While Ben McCormick explores the dark and mysterious history of porter in iPad issue 3, he's also been kind enough to share his own adapted recipe of the ale that's proving popular on many a taste bud
This all-grain recipe is one I adapted from a Kernel Brewery Export India Porter, which itself was a homage to a porter brewed by the Durden Park Beer Circle – a society founded to resurrect old beer styles.
It is designed to be brewed on a 23-litre set up, so can be scaled up or down accordingly. Best racked in bottles, although it could handle kegging. Once bottled, leave for at least three weeks to condition. Can be kept for several months afterwards and develops different flavour characteristics over time.
4kg Maris Otter pale malt
1kg Crystal malt
1kg Pale Chocolate malt
1kg Chocolate malt
*Mash at 67°C for 75 minutes, assuming 2.5 litres of water per kg of malt.
*Sparge with 74°C water.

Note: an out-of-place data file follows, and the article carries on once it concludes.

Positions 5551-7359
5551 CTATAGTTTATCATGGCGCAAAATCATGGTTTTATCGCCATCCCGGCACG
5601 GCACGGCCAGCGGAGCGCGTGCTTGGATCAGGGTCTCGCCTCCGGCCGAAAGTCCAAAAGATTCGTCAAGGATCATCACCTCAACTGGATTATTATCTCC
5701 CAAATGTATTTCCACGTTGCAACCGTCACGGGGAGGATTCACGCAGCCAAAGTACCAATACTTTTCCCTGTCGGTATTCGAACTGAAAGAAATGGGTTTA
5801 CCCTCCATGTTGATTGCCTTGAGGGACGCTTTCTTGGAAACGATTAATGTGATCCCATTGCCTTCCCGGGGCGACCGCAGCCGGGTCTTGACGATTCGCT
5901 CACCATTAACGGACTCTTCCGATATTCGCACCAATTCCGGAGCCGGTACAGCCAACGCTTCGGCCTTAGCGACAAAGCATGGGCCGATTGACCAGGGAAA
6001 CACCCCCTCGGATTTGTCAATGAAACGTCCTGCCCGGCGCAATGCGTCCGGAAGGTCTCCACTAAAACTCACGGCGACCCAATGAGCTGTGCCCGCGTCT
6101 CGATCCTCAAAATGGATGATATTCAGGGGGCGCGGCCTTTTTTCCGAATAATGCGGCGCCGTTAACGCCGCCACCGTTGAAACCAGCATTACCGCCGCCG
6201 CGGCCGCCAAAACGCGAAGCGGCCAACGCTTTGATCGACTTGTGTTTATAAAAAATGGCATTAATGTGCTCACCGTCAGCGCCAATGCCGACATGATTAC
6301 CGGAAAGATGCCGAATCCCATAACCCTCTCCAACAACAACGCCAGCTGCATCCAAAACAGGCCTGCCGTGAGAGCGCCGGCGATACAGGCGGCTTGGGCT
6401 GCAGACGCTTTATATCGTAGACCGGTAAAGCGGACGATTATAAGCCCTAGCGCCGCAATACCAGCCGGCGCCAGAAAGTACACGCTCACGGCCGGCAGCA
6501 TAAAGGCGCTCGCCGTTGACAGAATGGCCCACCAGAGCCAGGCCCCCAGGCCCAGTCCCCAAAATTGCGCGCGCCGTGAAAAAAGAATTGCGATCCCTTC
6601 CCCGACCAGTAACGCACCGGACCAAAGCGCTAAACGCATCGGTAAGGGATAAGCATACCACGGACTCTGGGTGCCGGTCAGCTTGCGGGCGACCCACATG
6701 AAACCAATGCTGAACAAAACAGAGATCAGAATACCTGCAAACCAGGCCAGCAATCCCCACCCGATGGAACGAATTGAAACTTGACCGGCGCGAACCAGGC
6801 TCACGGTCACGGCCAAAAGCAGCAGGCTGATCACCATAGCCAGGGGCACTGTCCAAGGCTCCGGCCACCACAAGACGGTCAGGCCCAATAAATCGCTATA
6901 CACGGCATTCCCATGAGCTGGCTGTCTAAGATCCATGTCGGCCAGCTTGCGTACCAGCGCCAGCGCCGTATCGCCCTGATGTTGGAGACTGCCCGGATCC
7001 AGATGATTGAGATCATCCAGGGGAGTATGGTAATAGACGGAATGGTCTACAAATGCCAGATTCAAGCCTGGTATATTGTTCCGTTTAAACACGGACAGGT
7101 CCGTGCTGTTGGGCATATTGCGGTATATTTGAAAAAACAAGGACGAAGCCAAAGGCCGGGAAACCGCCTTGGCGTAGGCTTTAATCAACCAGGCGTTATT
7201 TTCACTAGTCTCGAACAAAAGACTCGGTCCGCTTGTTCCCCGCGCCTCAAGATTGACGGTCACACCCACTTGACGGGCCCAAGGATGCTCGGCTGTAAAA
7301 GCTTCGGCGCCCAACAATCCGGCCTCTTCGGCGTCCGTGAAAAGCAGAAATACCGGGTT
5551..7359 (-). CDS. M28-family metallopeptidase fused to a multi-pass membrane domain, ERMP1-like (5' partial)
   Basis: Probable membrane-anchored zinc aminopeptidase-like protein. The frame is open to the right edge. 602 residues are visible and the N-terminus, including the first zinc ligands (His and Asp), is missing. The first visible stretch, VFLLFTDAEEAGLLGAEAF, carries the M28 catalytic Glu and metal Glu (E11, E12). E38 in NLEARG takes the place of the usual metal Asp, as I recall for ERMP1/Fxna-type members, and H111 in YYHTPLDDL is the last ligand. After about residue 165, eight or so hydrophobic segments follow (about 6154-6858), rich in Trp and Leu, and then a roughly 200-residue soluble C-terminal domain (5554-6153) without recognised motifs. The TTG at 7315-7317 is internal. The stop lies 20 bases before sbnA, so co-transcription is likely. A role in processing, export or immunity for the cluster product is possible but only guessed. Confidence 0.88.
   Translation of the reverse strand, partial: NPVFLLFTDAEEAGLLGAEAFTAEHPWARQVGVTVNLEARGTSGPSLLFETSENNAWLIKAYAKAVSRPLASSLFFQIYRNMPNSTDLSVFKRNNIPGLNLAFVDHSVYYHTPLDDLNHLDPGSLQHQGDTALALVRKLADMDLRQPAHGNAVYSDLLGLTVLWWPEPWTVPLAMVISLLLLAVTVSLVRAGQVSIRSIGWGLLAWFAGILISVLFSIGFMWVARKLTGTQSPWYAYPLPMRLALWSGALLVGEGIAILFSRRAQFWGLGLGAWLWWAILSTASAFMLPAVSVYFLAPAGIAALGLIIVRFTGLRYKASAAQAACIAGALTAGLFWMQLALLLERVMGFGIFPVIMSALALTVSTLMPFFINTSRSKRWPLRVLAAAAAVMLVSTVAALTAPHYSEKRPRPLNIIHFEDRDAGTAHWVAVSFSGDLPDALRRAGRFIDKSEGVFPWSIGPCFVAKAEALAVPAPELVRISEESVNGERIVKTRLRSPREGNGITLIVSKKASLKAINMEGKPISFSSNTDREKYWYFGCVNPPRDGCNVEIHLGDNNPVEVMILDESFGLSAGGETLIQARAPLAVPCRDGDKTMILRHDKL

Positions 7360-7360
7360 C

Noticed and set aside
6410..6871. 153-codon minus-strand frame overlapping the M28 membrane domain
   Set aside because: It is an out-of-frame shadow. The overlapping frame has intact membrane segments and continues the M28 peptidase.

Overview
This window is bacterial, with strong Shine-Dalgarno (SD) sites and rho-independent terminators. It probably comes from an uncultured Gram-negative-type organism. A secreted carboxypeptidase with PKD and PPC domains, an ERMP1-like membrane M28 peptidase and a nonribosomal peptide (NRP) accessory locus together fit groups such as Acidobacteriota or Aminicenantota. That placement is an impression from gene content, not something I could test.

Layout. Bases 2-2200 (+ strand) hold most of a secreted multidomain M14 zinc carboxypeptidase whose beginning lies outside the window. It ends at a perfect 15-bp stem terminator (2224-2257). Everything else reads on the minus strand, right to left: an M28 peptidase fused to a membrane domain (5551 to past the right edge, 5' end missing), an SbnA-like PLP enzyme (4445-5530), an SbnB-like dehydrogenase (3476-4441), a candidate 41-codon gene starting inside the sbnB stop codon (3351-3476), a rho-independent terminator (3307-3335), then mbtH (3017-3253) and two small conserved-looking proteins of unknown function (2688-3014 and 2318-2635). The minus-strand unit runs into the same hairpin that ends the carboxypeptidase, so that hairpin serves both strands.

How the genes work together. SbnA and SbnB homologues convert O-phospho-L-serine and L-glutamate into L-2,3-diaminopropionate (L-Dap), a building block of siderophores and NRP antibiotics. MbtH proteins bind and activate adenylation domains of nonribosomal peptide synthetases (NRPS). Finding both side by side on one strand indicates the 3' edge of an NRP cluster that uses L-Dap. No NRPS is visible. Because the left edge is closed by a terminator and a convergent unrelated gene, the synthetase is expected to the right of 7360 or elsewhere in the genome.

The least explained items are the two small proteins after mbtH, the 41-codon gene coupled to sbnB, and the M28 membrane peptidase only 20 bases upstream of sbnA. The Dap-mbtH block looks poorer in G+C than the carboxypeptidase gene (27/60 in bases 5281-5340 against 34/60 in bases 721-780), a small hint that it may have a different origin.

Boil for 90 minutes.
At start of rolling boil: 15g Magnum
15 mins from end: 4g Chinook and 4g Columbus
10 mins from end: 16g Chinook and 8g Bramling Cross
5 mins from end: 39g Challenger
*Flame-out: 18g Chinook
Ferment at 20°C for 10 days.
Dry hop with Columbus and Chinook pellets three days before bottling.
*Prime with 3.5g sugar per litre.
*Mash: steeping grains in hot water to extract the sugars that will eventually be turned into alcohol by the yeast
*Sparge: rinsing the mashed grain with more hot water to maximise the amount of sugar in the 'wort' (wort being the liquid that results from the mash and sparge)
*Flame-out: the point at which you turn the boiler off, generally a good time to add hops for aroma
*Prime: adding sugar to the beer before bottling so it carbonates naturally while bottle conditioning
You can read a history of porter in iPad issue 3, available to download now.
Ben McCormick seeks out the extraordinary in his three main fields of interest: beer, cycling and music. He regularly pens articles for Caught by the River and Ransomnote as well as two blogs.